Tuesday, November 9, 2010

Defining What "Matters"

Creating focus can be challenging. I am a firm believer in goals (lots of Zig Ziglar growing up) but sometimes defining those goals is just as hard as achieving them. We may create a visionary goal, but not understand the detail to make it achievable. Many times our inability to identify what “matters” leads to failure, and our lack of understanding of the information produced creates a foggy understanding of success. That’s why it’s critical to be able to break things down into digestible chunks so we can quantify the achievement (or failure) towards our goals.

My six-year old struggles with spelling – if you have read my blog long, you know it’s genetic. In September his third spelling test score was a D. As soon as I saw that paper, I emailed the teacher to request a conference. The teacher explained that they had 20 words and 10 phonics per week, and the importance of good penmanship. (All I heard was 20+10= 30 items per week to learn!)

That information in hand, I devised a plan of action for home study. The plan was simple break down the materials into daily digestible goals. The next week we hit the ground running. We practiced daily, and he got a D+. To me, this indicated failure of the plan, not the child. We reviewed the goals, made an adjustment to the plan, and the following week he got a C+ then a B. Last week, I am pleased to announce, he had his first A, missing only 1 word!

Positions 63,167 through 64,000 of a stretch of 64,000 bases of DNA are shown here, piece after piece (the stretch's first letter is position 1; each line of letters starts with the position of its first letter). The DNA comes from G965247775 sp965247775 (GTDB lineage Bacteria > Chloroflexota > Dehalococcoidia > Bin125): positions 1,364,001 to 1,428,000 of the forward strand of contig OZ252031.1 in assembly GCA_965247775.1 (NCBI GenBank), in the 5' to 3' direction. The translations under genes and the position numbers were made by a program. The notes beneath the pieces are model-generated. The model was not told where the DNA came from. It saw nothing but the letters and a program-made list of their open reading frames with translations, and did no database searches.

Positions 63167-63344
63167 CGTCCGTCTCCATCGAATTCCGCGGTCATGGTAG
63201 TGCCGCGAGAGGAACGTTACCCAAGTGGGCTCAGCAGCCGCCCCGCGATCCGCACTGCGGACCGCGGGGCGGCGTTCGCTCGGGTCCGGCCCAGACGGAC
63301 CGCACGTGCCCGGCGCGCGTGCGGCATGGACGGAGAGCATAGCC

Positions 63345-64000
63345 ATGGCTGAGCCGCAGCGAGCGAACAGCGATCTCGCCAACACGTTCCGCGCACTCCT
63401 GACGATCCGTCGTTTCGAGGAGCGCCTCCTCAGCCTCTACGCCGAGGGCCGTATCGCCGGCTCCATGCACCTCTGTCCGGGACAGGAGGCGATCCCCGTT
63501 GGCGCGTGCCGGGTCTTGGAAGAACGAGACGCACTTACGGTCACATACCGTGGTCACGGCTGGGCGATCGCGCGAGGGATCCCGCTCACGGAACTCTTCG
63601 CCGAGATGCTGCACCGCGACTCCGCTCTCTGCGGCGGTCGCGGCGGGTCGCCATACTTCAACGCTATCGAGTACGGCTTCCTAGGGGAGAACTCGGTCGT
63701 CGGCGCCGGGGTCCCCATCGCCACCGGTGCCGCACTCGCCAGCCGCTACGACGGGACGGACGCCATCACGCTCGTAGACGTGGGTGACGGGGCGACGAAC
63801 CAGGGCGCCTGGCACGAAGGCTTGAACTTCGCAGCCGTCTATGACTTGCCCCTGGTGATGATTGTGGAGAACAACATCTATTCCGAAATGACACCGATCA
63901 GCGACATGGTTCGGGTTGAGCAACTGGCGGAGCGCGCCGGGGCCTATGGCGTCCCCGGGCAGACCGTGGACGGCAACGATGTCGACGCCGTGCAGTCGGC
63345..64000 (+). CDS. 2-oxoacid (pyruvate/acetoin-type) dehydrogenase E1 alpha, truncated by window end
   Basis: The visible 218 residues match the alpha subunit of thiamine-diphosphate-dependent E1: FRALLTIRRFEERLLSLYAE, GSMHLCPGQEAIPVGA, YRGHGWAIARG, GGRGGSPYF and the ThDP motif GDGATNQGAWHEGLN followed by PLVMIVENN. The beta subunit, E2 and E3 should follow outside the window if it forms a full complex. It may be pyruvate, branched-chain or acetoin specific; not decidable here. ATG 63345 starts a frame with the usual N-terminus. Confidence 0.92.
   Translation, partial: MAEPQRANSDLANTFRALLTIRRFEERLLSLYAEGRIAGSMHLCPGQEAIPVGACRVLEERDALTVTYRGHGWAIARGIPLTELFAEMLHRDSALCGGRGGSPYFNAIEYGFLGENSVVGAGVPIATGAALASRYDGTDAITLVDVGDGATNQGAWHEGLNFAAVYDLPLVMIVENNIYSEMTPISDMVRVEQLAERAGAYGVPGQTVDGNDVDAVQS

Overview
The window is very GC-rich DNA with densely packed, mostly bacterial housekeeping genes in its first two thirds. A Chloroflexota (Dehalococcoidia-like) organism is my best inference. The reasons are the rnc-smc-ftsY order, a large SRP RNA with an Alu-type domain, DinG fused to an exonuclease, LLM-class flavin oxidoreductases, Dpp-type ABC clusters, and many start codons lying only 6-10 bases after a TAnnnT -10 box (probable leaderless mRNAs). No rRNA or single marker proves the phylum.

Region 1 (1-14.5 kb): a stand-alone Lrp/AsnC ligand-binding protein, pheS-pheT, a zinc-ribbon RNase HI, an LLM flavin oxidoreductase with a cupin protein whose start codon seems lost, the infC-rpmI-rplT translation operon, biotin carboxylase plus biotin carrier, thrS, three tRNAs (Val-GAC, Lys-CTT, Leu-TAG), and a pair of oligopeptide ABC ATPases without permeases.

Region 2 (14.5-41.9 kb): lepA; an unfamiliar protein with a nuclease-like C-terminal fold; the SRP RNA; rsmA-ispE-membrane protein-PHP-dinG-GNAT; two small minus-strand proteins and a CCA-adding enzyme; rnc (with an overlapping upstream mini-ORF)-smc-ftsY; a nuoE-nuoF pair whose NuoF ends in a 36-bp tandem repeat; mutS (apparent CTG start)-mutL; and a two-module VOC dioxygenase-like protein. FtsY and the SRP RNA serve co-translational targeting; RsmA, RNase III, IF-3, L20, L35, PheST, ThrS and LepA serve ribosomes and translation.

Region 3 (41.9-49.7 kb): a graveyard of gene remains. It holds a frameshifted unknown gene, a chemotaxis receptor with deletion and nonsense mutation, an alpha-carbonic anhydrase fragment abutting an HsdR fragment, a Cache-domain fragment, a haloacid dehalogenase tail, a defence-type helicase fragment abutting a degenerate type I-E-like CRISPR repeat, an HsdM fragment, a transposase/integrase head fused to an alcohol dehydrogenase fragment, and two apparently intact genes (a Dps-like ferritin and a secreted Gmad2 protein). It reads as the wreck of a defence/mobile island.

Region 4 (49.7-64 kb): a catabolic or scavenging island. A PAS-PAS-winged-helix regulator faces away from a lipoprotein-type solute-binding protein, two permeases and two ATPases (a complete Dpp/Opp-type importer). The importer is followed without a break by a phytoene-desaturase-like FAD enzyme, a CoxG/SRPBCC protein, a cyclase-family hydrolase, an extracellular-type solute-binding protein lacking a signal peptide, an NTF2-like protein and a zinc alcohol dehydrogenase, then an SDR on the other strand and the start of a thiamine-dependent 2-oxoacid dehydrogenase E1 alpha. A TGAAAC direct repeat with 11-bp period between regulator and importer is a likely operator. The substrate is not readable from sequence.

The reason I am reviewing 1st grade spelling tests is because had I waited for the grade card, my baby would have had a D or F on his grade card. (The C he got broke my heart.) Using indicators, in this case the spelling test, to shine light on a potential problem we were able to thwart a hard to recover disaster of a bad grade card.

Hospitals are faced with a number of challenges – one of which is alarm fatigue. Alarm fatigue is a multi-faceted problem that encompasses everything from noise, to acuity mix, staffing and so much more. If you try to tackle the problem by saying "REDUCE ALARM FATIGUE" that solution is foggy at best.  However, if you look at the issue pragmatically then you can identify the multiple layers each with a “spelling test" indicator. Just like the spelling test above the solution lies in breaking down the problem into digestible chunks and refining those goals based on the outcome of the result.

Shamelss Plug - Our Scorecard is a tool – something that can be used like a spelling test – that along with daily goals and observation could solve the problem. The quarterly trend is much like a grade card. If you wait for the grade card to correct course – then you may be too late.
My advice for today – look at everything as a solvable problem. When the problem is too big – break it down as many times as it takes to become understandable and digestible.

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Kourtney Govro